|Roll Bounce (2005)
Starring: Bow Wow, Chi McBride, Wesley Jonathan, Meagan Good, Mike Epps, Charlie Murphy, Nick Cannon
Director: Malcom D. Lee
If John Travolta skated as well as he danced, then “Saturday Night Fever” would have been a lot more like “Roll Bounce,” though the similarities are unavoidable. Both films are about ridiculous fads in the 70’s (disco and roller disco, respectively), and rely on their coming-of-age male protagonists to carry the emotional load of the film. Travolta did a much better job with the latter task, but “Roll Bounce” succeeds on another level as an ensemble piece. Director Malcolm D. Lee has to know that his pint-sized star Bow Wow can’t carry the film on his own, but it doesn’t really matter since the real allure of the picture comes from the mind-blowing skate choreography to the sweet and funky tunes of the soul-infused soundtrack.
In the summer of 1978, despite the recent release of the Atari 2600 game system, most kids were still spending a majority of their time playing outside. And on the south side of Chicago, all Xavier “X” Smith (Bow Wow) and his friends want to do is roller skate. But after the local hotspot is shut down, the boys are forced to head up north to the glamorous Sweetwater Rink to enjoy their favorite pastime. And where they were once the hotshot skaters of the town, at Sweetwater, they’re nothing more than a bunch of unpolished hood rats. The reigning celebrity of the rink goes by the name Sweetness (Wesley Jonathan), an urban Travolta who even has his own theme music. After his arrogant crew embarrasses the south side boys, X signs up for the annual Skate Off, where he hopes to hone his skills and walk away with the $500 grand prize.
A subplot involving X’s broken relationship with his widowed father (Chi McBride) doesn’t get the respect it deserves – the audience was actually laughing during a presumably emotional scene – but Lee is mostly to blame for not spending more time developing his characters. Instead of easing in to the inevitable fight between the father and son, he picks an inopportune time to explain everything just when the audience has given up hope on the issue actually being resolved. Still, Bow Wow does a mighty good job matching onscreen punches with the brilliant McBride, and continues to deliver better-than-expected performances after his acting debut in “Like Mike." And while Mos Def remains the most talented rapper-turned-actor in the industry, Bow Wow is shaping up to be one of the most surprising entertainers of his generation.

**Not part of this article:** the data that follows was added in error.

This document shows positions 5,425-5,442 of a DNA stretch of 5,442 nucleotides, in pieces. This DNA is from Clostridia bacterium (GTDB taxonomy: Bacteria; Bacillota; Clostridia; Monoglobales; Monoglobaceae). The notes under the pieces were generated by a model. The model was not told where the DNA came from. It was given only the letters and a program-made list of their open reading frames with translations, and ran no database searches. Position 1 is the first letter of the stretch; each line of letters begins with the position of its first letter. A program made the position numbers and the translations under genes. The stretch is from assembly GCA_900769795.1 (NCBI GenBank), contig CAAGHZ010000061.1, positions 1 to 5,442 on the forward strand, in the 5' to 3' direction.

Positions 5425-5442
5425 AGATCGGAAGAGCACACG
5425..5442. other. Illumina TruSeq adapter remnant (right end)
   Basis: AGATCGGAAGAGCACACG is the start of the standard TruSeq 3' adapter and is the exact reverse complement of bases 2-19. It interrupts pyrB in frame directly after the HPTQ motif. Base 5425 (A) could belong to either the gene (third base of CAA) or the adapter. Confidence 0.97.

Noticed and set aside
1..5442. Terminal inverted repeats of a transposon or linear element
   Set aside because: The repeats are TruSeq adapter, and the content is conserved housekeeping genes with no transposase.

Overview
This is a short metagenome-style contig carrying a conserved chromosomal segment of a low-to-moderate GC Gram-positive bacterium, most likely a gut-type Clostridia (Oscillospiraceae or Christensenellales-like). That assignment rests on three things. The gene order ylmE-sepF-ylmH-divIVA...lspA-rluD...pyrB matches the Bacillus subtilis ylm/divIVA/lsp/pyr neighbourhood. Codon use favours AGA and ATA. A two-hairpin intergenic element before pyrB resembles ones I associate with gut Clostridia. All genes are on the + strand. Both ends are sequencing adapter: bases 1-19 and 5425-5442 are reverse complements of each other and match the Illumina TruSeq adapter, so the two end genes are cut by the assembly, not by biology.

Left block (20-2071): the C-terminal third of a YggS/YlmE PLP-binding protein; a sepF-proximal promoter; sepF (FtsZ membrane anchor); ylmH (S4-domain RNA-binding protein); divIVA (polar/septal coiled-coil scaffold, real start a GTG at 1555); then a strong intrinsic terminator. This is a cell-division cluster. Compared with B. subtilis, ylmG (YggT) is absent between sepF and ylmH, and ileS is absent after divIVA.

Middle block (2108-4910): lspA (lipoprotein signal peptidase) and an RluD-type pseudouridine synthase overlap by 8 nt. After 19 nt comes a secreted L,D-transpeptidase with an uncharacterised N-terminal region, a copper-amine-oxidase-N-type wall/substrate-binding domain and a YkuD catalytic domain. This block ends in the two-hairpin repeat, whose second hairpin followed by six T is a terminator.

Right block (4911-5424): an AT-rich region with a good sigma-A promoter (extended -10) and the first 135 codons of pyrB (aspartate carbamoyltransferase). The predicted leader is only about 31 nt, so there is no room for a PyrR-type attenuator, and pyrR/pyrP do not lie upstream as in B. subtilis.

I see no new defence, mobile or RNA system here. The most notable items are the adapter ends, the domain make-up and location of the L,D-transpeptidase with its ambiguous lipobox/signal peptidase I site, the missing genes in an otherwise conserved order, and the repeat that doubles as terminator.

Smaller cameos by comedians like Mike Epps, Charlie Murphy, Nick Cannon and Wayne Brady add to the urban appeal, but this is still a film that most anyone can enjoy. It’s no more like “Saturday Night Fever” than Bow Wow is like Travolta, but “Roll Bounce” has enough high moments to make you forget about its flaws. Now if only you can find a theater showing it without having to drive halfway across town.
The "Roll Bounce" DVD offers quite a bit of special features on the single-disc release including three audio commentaries featuring 1) director Malcolm D. Lee, 2) stars Bow Wow and Mike Epps, and 3) producers Norman Vance Jr. and Robert Teitel. Among the other extras included are twelve deleted scenes (with optional director commentary), a blazingly short featurette on production design, a making-of documentary that doubles as a promo for the film, and a gag reel. I don't really know why Fox Searchlight found it necessary to include three audio commentaries on the disc when one would have sufficed, and despite the high volume of bonus material, most of it is a giant waste of your time. Still, if you're a fan, it's nice to see the effort that was put forth in releasing the film on DVD.